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ISBN 978-966-2911-87-9 | 27Sep2017 | Volodymyr Serhiychuk
Translation from Ukrainian by Natalia Tkachuk.

Ukrainian Genocide 1932-1933

How millions of deaths were not included in the statistics.

[... 27-page pdf file ...]

For decades, our Diaspora was convinced that, because of Holodomor-Genocide of 1932-1933, Ukraine had lost from 7 to 10 million human lives. In many cases, this belief was predicated upon the records of German diplomats assigned to the USSR; in particular, the Consulate General of Germany in Kharkiv. For example, on 11 December 1933, they reported:
From reliable sources it is known that according to the official estimates, seven million victims did not constitute a great loss, but that means that a quarter of peasantry was annihilated, which even comparatively to the victims of the World War is a terrible number.[1]

An employee of the German Embassy in USSR, Schiller, added, "As for me, the announced figure of 10 million of victims of hunger is not an exaggeration".[2]

The relevant conclusions were made also by researchers of Ukrainian emigration. For example, S. Sosnovyi, a former employee of Ukrainian SSR State Planning Committee, an entity well aware of the distortions imposed upon the statistics of population movement in Ukrainian SSR in early 1930s, wrote:
Thus, the conclusion to which we come by analyzing official materials are: the total number of hunger deaths due to lack of population is 7.5 million, 4.8 million people died of starvation (1.5 million in 1932, and 3.3 million in 1933) and 2.7 million -- a reduction of population growth after the famine.[3]

In this manner, dating from the first mass recognition of the tragedy in 1953, the Ukrainian Diaspora used these figures. On 2 August 1953, in Manchester, UK, a demonstration was held, marching under the slogan, "Blaming Moscow for Death of Seven Million Ukrainians Annihilated by Hunger in 1933."[4] With the declaration of Ukrainian independence, this statement passed to Ukraine. For almost a quarter of century, this expression of losses remained in the minds of the people.

Significantly, a few weeks before the unveiling of the United States’ Memorial to the Victims of the Holodomor, on 7 November 2015, in Washington, DC, five leaders of Ukrainian research institutions in North America: the Harvard Ukrainian Research Institute, the Canadian Institute of Ukrainian Studies, the Shevchenko Scientific Society of America, Inc., the Ukrainian Free Academy of Science, and the American Association for Ukrainian Studies appealed to the Chairman of the Organizing Committee, Michael Sawkiw Jr.,[5] with a request not to use the conventional figures of losses ranging from 7 to 10 million, and to limit information to the conclusions of Professors Andre Graziosi, Timothy Snyder, and Stanislaw Kulchyzkiy, who claim that this tragedy took the lives of less than half of our peasantry. Otherwise, they warned, it will cause protests in certain anti-Ukrainian circles, and will be used immediately by Kremlin propagandists to blame Ukrainian science for incompetence, etc. In light of these concerns, the Organizing Committee decided to abide by this request. Thus, at the unveiling ceremony, the topic of the number of victims was addressed only in terms of millions of victims, without specifying of any numbers.[6]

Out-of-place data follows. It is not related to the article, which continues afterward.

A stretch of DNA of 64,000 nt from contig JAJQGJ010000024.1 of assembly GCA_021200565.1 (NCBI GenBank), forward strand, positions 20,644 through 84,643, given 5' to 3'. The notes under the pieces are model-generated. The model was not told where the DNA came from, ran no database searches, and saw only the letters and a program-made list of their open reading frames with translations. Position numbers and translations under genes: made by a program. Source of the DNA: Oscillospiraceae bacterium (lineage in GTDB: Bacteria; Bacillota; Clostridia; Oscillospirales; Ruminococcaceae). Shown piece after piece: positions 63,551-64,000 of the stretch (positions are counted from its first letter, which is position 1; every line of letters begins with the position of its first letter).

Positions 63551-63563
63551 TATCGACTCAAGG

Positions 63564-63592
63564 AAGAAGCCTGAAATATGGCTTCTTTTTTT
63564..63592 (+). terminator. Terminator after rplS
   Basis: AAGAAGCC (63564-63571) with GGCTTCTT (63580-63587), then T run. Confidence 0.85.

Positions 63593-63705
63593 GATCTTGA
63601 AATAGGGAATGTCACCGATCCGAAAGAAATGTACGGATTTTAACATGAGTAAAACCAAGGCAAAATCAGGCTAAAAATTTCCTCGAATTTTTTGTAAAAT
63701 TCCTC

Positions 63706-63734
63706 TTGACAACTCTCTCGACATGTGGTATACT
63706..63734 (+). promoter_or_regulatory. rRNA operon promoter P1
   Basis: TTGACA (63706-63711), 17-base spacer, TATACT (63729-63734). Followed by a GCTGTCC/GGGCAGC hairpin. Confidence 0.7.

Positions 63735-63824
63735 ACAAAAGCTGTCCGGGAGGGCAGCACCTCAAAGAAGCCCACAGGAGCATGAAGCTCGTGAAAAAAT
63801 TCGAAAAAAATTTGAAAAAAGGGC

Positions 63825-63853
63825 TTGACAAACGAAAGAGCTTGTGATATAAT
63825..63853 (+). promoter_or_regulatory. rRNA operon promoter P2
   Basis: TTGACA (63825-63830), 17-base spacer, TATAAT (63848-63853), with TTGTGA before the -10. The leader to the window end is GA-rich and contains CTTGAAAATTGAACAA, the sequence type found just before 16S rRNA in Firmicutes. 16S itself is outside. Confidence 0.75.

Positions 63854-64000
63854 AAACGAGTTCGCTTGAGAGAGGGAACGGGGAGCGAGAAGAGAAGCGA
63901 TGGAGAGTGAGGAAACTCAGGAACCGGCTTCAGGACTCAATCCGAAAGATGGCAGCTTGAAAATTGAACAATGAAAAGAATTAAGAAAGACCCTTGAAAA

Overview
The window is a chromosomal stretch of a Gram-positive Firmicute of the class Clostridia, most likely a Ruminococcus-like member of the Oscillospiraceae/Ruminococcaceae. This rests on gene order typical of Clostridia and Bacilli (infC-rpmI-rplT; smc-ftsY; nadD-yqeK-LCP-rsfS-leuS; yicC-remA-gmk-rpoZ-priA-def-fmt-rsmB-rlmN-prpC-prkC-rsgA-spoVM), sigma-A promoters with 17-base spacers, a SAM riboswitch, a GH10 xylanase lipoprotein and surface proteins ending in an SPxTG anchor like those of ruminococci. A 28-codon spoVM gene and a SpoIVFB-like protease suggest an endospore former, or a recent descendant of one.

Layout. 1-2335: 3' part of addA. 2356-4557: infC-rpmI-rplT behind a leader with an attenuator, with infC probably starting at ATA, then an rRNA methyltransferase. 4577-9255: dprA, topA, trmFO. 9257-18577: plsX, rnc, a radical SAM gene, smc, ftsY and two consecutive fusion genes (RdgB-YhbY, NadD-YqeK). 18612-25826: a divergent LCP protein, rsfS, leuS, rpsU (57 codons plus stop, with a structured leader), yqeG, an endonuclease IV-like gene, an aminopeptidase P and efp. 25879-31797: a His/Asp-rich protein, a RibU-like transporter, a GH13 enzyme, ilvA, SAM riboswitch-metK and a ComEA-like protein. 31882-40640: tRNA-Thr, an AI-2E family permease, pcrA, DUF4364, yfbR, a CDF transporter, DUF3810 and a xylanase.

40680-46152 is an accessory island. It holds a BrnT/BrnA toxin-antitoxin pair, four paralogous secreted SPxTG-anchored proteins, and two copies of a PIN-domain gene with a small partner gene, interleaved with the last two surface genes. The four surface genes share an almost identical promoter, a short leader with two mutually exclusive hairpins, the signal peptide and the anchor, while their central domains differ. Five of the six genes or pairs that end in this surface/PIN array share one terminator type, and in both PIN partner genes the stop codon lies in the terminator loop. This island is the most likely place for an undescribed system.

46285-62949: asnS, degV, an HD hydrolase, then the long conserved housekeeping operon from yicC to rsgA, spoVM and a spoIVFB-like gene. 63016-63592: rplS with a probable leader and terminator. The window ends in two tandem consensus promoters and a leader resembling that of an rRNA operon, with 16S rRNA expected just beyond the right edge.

Concurrent with the already mentioned letter, there appeared in Kyiv an article written by N. Levchuk, T. Boriak, A. Wolowyna, O. Rudnytskiy and A. Kovbasiuk (demographers and historians) published in Ukrainian Historical Journal, entitled, "Losses of Urban and Rural Population Due to Holodomor in Ukraine 1932-1934."[7] This article states:
During 1932-1933, about 8.7 million deaths in the Soviet Union was caused by hunger. Almost 98% of these losses come to three Soviet republics: Ukraine (3.9 million), Russia (3.3 million) and Kazakhstan (1.3 million). If you calculate the relative loss, in other words per 1000 of population, the rank of Ukraine is second after Kazakhstan. Losses from hunger are 22% of the total population of Kazakhstan; 17% in Ukraine; 3% in Russia; and less than 2% in other former Soviet republics.[8]